Marvel's Native American Superhero, Red Wolf, Is Getting His Own Comic Series

Source: Marvel Comics
Source: Marvel Comics

As the Marvel Cinematic Universe slowly diversifies, Marvel Comics continues to grow its representation by leaps and bounds.

For the first time since 1976, Marvel's first Native American superhero Red Wolf will have his own comic series, Mashable reports. The line of books is the latest push for greater diversity in Marvel Comics that includes recasting Thor as a woman and the Hulk as a young Korean-American man.

As Mashable noted, news of Red Wolf's inclusion was first hinted at in some Marvel promotional art. The art also features the female Thor and the upcoming movie star Black Panther.

In his self-titled series, Red Wolf's domain will be the American Southwest — pretty unique territory for a superhero. He'll fight crime in what Marvel describes as a "gritty" series.

"We don't have a lot of characters who appear in the Southwest," Red Wolf editor Jake Thomas told Mashable. "He's going to be a little bit of a man apart out there."

A previous incarnation of Red Wolf as he appears on the cover of 'Marvel Spotlight' issue #1
Source: 
Marvel Comics

Though Marvel and other comic book publishers feature a growing number of Native American characters, giving the superhero his own series for the first time in nearly 40 years is encouraging. It's also another damning sign that the books are surpassing the movies in representation.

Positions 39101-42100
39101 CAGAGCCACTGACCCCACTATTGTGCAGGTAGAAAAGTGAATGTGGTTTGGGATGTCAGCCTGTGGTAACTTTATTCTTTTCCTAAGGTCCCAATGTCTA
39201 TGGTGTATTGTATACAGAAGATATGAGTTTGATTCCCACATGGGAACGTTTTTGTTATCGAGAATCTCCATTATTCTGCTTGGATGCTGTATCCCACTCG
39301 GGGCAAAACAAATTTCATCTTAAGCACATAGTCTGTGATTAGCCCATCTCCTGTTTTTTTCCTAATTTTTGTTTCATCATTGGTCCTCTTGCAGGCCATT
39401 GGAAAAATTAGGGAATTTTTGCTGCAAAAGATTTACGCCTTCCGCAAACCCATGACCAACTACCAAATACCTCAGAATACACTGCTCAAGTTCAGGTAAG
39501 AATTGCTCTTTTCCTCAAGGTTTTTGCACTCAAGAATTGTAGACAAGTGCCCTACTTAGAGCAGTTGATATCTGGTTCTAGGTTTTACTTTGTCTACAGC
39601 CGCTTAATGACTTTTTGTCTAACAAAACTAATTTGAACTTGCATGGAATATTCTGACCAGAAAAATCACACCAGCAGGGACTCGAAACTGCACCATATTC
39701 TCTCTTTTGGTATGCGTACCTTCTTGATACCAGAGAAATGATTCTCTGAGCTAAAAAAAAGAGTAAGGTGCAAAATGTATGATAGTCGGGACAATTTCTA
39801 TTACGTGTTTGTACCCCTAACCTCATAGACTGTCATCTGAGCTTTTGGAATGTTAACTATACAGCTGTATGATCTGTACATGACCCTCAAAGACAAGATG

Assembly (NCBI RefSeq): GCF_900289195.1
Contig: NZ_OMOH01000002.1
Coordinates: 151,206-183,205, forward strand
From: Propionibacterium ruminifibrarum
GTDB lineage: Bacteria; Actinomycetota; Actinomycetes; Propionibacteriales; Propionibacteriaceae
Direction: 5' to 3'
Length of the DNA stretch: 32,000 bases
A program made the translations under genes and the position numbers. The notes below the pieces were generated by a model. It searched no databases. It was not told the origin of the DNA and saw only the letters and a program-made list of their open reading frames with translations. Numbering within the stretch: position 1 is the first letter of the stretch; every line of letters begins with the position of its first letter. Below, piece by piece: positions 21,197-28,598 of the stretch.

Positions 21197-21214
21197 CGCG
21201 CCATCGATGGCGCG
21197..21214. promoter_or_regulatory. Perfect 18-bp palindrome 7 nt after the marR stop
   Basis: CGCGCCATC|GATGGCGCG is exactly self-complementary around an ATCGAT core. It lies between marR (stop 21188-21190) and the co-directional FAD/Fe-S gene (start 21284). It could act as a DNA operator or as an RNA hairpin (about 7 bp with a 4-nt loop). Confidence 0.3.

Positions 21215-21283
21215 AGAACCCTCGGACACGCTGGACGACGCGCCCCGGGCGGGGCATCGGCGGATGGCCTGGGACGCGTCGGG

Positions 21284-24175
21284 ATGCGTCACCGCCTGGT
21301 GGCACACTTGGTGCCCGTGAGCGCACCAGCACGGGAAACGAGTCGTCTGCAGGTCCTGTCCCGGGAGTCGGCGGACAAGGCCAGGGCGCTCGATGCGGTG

Marvel Studios continually fails to feature major female characters in its movies — and when it does, it sexualizes them. The comics, on the other hand, have bent the genders of some of its biggest heroes to increase diversity. Marvel Studios head Kevin Feige imagines we'll see a queer character in one of the movies in a decade. Meanwhile, Marvel Comics casually reveals new gay characters.

A previous incarnation of Red Wolf as he appears on the cover of 'Red Wolf' issue #9
Source: 
Marvel Comics

We can hope Red Wolf will find his way into the movies sometime, though the Marvel Cinematic Universe's writers and directors will have to find time between reboots of Spider-Man to sneak in one of the books' most unique heroes. Until then, fans will have the comics to look forward to.

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Kevin O'Keeffe

Kevin is the arts editor at Mic, writing about inclusion and representation in pop culture. He is based in New York and can be reached at kevin@mic.com.

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